The news is older that journalism itself. The oldest form of social media is people spreading information about what is happening and who it is happening too to the circle of people they know.
For example, if spread of information is what ‘news’ essentially is, then Twitter is no different. It’s a real-time, rapid, wonderful ecosystem of information. Twitter is a living, breathing swirl of information and clutter. Clutter, that can, in essence, be cut down and trimmed according to individual needs.
The big question in and around the communications industry is how will social media have an effect on us?
People’s passions are amplified by social media. Twitter, for example, is no different: Canadian teen-throb, Justin Bieber is a trending topic on Twitter almost every single day because his army of just-turned-pubescent girls absolutely cannot get enough of him.
Twitter is an excellent indication, in real-time, of how the masses think, what they want or what they do not want. It’s also an indication about the future of journalism. Also, what social media can be defined as alongside other social media outlets such as YouTube.
Too often, there is this assumption that Twitter isn’t micro-blogging but rather equating Facebook’s status messages. This is simply not the case. Twitter is not about just posting information, there is an art to it. Believe it or not, yes, I said ‘art.’ Twitter opens up this world of global transparency.
In this world, individuals of similar minds can connect, learn and grow. With responsibility, letting oneself be vulnerable and open to change,Â using Twitter can lead to great things. (‘Great’ being subjective based on individual needs.)
Twitter is an extension of the press.
Think about it this way, everyone is a publisher in a real-time web written space.
In the visual space, YouTube can be accredited for socializing trends outside of the Internet. Before it’s launch in 2005, there were limited ways for people to post and view videos online. With an exceptionally simple interface and a readily available Internet connection, sensations and the cutting-edge were able to meet instantaneously in one single-space.
It’s possible to even say that because of YouTube’s creation, it has given way for the birth of the Internet celebrity: people who have been made famous because of the Internet.
Remember Susan Boyle on Britain’s Got Talent singing “I Dreamed a Dream.” Her first album, released in November 2009, debuted as the number one best-selling album on charts around the globe. It also became Amazon’s best-selling album in pre-sales…ever.
Who would have ever imagined that thanks to a big voice and the Internet, the never been kissed Miss Boyle would have gone on, in only six weeks of sales, to selling the biggest selling album in the world for 2009 with 8.3 million copies.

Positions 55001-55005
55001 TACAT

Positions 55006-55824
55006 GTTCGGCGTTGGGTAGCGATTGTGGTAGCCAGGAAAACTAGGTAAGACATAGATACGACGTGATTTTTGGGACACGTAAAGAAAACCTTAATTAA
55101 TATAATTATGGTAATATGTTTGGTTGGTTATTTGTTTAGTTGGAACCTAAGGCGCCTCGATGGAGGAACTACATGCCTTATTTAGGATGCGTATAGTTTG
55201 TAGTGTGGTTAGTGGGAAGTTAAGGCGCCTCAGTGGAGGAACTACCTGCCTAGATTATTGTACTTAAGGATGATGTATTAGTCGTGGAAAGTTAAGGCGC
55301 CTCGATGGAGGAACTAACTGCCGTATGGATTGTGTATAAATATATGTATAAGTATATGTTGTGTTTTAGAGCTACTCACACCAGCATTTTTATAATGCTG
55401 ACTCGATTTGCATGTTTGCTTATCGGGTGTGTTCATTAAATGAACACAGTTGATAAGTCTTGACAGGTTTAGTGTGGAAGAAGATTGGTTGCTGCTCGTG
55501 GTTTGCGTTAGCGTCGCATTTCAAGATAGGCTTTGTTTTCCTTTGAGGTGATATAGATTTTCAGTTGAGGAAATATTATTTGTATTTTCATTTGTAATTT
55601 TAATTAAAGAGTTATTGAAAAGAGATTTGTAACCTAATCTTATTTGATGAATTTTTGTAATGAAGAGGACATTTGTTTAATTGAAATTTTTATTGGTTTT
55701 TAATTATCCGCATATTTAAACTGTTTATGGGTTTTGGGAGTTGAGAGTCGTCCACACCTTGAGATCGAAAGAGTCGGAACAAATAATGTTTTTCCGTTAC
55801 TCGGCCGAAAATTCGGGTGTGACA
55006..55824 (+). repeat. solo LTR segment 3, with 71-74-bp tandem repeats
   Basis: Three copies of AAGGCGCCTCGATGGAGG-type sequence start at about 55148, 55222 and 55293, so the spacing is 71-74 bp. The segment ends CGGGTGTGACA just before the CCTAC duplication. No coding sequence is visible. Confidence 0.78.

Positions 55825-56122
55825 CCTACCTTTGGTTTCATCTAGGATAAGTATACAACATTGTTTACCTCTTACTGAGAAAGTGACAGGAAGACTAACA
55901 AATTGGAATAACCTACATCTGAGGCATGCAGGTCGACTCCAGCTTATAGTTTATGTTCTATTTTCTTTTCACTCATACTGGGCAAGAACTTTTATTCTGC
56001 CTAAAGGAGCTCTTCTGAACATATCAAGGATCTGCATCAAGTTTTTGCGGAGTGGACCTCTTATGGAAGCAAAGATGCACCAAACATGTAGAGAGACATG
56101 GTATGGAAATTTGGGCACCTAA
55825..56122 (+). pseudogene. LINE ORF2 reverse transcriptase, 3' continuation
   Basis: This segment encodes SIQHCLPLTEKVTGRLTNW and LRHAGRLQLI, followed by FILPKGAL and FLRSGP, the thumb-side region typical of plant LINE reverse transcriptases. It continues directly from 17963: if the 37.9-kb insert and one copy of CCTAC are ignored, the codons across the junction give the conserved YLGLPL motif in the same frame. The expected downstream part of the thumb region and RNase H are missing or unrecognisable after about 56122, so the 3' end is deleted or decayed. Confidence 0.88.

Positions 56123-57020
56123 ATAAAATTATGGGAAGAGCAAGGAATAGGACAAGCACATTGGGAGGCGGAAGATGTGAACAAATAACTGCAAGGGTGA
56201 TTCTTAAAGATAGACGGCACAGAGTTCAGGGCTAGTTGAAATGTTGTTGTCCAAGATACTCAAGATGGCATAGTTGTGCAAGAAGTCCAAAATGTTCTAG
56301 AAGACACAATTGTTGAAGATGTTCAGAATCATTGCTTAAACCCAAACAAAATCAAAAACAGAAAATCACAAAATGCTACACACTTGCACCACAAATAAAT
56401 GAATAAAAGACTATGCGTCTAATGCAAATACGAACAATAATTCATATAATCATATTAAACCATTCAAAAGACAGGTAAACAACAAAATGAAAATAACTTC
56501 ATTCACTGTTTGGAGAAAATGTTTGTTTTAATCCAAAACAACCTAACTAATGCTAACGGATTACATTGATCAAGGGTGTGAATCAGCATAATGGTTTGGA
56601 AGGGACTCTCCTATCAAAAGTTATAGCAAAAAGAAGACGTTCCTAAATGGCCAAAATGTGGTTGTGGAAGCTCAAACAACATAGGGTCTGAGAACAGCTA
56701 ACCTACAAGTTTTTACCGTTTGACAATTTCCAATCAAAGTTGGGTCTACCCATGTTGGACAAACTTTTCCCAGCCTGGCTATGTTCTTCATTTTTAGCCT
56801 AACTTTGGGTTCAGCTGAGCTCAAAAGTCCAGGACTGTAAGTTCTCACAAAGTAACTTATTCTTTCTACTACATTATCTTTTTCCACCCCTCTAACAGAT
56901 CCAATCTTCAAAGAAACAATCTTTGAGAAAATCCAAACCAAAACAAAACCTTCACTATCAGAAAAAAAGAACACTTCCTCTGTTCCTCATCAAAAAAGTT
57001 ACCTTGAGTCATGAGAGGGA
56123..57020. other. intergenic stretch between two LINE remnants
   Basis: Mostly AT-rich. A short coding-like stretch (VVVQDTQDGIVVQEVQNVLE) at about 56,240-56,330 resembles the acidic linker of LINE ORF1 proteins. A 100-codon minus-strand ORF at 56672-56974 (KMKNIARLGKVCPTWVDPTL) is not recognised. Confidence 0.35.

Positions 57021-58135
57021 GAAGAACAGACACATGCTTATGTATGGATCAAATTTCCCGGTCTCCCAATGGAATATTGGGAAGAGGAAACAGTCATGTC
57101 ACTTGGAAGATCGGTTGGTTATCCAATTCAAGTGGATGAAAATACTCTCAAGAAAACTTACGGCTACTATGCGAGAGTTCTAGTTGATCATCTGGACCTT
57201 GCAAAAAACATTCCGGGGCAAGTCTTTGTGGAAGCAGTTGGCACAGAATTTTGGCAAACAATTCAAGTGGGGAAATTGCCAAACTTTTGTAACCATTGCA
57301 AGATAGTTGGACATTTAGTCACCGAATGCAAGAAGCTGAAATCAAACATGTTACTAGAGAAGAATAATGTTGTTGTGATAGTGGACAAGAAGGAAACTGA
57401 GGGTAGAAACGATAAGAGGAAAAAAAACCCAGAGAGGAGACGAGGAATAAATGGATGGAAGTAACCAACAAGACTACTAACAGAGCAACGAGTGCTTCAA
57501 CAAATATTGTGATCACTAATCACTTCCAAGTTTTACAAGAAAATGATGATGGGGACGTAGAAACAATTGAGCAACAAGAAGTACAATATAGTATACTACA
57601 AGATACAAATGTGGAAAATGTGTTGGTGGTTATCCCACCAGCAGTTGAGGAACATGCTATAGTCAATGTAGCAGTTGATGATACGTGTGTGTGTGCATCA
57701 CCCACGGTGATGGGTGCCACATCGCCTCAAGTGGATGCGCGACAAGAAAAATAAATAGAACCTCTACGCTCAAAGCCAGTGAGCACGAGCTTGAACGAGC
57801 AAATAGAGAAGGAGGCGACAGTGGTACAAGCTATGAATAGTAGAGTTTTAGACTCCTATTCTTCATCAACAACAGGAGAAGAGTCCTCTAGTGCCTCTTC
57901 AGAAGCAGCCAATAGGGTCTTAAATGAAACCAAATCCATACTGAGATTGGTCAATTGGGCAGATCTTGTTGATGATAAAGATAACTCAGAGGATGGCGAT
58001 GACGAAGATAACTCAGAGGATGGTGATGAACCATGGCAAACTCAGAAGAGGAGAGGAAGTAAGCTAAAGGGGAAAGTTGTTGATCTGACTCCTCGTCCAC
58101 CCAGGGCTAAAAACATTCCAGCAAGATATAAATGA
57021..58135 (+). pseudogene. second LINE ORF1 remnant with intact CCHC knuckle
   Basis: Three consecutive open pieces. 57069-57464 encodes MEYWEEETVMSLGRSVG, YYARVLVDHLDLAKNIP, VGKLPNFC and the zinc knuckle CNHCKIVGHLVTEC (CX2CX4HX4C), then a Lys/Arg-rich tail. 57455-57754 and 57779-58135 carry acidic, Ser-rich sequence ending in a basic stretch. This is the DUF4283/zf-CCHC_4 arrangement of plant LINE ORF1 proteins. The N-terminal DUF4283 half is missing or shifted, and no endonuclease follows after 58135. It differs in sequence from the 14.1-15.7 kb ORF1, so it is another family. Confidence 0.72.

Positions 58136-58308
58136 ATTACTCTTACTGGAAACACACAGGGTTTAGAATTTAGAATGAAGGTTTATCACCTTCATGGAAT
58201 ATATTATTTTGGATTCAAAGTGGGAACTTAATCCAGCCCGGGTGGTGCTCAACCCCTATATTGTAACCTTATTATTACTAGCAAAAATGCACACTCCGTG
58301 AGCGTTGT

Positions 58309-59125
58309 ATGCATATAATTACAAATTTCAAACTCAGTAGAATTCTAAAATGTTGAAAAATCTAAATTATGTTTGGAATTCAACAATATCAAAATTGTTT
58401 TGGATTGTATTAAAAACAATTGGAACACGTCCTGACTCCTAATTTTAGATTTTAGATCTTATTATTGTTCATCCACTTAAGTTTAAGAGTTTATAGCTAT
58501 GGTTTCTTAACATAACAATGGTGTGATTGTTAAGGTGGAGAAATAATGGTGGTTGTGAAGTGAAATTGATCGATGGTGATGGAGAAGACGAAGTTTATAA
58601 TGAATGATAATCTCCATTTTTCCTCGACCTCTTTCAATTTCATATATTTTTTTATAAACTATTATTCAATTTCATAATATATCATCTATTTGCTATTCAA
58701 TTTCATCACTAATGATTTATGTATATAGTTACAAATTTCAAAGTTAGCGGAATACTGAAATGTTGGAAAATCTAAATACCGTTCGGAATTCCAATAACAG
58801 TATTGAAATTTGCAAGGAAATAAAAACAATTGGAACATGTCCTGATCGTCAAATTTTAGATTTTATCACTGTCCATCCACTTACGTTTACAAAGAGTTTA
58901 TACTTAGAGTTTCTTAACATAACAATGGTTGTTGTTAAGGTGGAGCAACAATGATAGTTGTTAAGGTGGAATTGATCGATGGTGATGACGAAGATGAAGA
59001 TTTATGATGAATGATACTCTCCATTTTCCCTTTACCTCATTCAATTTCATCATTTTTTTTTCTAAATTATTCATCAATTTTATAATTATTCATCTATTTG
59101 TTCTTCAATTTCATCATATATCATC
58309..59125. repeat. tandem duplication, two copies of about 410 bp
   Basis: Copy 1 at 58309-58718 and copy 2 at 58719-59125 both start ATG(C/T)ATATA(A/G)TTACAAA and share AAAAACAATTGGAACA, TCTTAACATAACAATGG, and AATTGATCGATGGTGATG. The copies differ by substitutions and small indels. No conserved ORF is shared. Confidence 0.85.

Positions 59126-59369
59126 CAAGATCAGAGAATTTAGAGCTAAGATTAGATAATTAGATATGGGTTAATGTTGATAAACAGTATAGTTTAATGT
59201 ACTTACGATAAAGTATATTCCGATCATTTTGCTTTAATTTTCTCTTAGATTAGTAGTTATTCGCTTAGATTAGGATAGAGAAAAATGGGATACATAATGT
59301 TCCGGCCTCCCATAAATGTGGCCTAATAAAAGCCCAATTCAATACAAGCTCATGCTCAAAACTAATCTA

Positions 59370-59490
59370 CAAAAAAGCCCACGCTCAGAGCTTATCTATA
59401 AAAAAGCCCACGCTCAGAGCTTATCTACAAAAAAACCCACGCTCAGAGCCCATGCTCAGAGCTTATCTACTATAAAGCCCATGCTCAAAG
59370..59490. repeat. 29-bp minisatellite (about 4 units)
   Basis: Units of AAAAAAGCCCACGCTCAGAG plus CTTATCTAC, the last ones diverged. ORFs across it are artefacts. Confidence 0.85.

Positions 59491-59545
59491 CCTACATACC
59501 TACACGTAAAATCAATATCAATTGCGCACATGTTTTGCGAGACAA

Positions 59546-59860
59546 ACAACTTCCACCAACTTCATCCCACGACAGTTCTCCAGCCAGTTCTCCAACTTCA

It has to be rather flattering (or embarrassing) when Stephen Colbert can go on the 2010 Grammy Awards and say, “you may be the coolest people in the world, but this year your industry was saved by a 48-year-old Scottish cat lady in sensible shoes.”
The platform has also given root to aiding existing celebrities expand their fan base.
For example, Lady Gaga has over 1 billion YouTube video views — more than any other artist…ever. On April 14, 2010, her video “Bad Romance” became the number one most viewed video of all time on YouTube with approximately 200 millions views. In case you cannot fathom what that means, there were 200 million people living in the United States in 2000 and approximately 300 million as of 2010 (according to the US Census Bureau.)
That is a lot.
That’s the power of the internet; that’s the power of growth.
Now take those same trends and apply them to the ‘important’ things in life:
Like a story Ann Curry told at the 2010 140conf in New York City about Doctors Without Borders being unable to get supplies into Haiti because they couldn’t get in touch with Air Traffic Control. At the time, Air Traffic Control was being set up and managed by the US Air Force. When Doctors Without Borders tweeted about being unable to bring their supplies in, Ann Curry tweeted the US Military. That one tweet setup a firestorm, where after being retweeted numerous times, it got the attention of the US Military who, in turn, got Doctors Without Borders to land.
Even take something like the 2009 Iranian Presidential Election and the mass availability of images, video and information, through YouTube, FlickR, Twitter and Facebook, that would have never been possible without the use of the Internet and social media platforms.
Call it citizen journalism or call it trend-setting, call it whatever you want, but, there is a distinct and swift change brewing.
It will be interesting to see what the next “new” platforms are and how their impact will be rolled out thanks to their predecessors.
That’s where journalism and technology collide because that is the scale in which we live — change.
Sasha Muradali runs the â€˜Little Pink Bookâ€™ . She holds a B.S. in Public Relations from the University of Florida with a minor in Dance (â€™07) and an M.A. in International Administration from the University of Miami (â€™08). She loves Twitter and all things social media, so you should find her @SashaHalima or get a copy of the â€˜Little Pink Bookâ€™ delivered to your Kindle and donâ€™t forget to check out the Mad Women.